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the court dismisses in a single paragraph provisions in these contracts which seem to me to so clearly limit the rights of the defendant to a term expiring possibly in May, 1918, but certainly not later than May, 1919, that I cannot concur in the conclusion arrived at by my Associates.
The court says:
"As to the duration of the defendant's rights we agree with the Courts below. We see no ground for converting the defendant's undertaking to continue the play for seventy-five per*328 formances during the season of 1913-1914, *and for each season thereafter for five years, into a limit of the plaintiff's grant of rights. As was said in the District Court, it is a statement of the least that defendant was to do, not of the most that he was to have."
This expression, that the third paragraph of the contract of January 19, 1912, "is a statement of the least that defendant was to do, not of the most that he was to have," is repeated in the opinion of each of the three courts as the sufficient reason for concluding, as the District Court said, that the contract gave to the defendant "all the rights mentioned for all time." It is not the first time that a catchy phrase has diverted attention from less picturesque realities.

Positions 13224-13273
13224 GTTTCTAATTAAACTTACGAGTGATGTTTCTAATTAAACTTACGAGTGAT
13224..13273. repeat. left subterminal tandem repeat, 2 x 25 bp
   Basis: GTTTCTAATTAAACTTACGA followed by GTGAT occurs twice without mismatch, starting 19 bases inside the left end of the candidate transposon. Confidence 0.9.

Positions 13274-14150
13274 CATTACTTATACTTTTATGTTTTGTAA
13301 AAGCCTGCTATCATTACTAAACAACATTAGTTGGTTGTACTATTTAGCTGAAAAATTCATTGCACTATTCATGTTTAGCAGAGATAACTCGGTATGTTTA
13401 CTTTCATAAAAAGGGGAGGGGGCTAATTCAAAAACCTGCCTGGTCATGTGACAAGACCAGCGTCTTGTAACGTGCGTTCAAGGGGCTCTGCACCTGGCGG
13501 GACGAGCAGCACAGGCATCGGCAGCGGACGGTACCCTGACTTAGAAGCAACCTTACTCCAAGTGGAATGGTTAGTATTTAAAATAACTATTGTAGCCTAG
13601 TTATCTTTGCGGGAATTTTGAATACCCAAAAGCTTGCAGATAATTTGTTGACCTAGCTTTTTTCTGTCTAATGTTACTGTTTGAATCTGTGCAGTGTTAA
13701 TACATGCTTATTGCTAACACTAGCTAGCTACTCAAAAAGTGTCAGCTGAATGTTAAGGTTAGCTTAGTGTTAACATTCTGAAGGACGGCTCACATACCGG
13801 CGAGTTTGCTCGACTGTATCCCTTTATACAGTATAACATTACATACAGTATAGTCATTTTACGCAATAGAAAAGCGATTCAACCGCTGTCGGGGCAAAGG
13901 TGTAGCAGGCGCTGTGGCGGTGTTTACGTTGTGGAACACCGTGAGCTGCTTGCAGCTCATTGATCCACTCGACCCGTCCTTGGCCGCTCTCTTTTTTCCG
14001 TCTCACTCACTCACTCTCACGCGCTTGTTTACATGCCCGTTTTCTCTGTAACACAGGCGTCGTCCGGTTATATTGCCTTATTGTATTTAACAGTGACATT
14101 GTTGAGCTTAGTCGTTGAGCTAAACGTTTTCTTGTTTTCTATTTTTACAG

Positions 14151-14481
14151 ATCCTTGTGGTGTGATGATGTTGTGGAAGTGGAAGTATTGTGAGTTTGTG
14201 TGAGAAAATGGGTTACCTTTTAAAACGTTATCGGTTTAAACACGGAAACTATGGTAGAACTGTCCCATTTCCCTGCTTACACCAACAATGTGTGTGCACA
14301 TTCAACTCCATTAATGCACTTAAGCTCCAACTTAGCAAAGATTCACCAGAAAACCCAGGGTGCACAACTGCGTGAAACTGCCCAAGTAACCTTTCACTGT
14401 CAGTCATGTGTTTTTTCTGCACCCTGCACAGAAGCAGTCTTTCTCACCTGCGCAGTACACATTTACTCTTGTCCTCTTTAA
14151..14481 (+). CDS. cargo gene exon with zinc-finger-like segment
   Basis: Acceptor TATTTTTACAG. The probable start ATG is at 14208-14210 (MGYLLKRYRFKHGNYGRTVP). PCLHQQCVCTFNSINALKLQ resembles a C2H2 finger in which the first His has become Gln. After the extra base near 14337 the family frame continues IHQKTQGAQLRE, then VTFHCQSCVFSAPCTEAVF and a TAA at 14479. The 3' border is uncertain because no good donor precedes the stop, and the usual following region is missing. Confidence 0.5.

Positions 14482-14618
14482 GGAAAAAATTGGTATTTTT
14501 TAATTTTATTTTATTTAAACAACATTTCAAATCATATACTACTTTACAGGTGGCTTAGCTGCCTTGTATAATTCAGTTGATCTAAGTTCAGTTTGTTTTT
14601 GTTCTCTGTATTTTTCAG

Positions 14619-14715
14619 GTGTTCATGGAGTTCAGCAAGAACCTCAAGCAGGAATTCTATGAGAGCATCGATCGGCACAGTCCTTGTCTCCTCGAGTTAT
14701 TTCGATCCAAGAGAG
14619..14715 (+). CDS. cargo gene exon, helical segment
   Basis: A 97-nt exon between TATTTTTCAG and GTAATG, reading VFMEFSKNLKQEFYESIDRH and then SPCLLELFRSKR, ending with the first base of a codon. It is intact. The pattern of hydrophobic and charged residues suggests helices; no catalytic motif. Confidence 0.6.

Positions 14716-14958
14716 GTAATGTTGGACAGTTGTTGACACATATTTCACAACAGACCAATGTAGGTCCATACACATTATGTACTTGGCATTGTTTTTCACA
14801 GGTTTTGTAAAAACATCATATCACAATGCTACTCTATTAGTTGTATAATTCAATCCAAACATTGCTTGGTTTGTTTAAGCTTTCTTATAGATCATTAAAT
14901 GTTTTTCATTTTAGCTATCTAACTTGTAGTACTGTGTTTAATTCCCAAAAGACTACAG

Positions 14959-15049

My reasons for concluding that the rights of the defendant were limited, as the court says his obligations were limited, to a term expiring not later than the close of the theatrical season of 1918-1919, may be briefly stated.
The grant which it is concluded gave the defendant the exclusive license and liberty to "produce, perform and represent" the play involved "for all time" is in these
"First. The party of the first part hereby grants to the party of the second part, subject to the terms, conditions and limitations hereinafter expressed, the sole and exclusive license and liberty to produce, perform and represent the said play in the United States" and Canada.
least seventy-five per*formances during the season 1913-1914 and for each theatrical season thereafter for a period of five years."
In terms this is a "license," and in terms also it is subject to "conditions and limitations" to follow in the contract, which are found in the third and fifth paragraphs.
The third paragraph reads:
"The party of the second part [defendant] agrees to produce the play not later than Jan-do uary 1st, 1913, and to continue said play for at
The fifth paragraph provides that if the defendant shall fail to produce the play seventy-five times in any one theatrical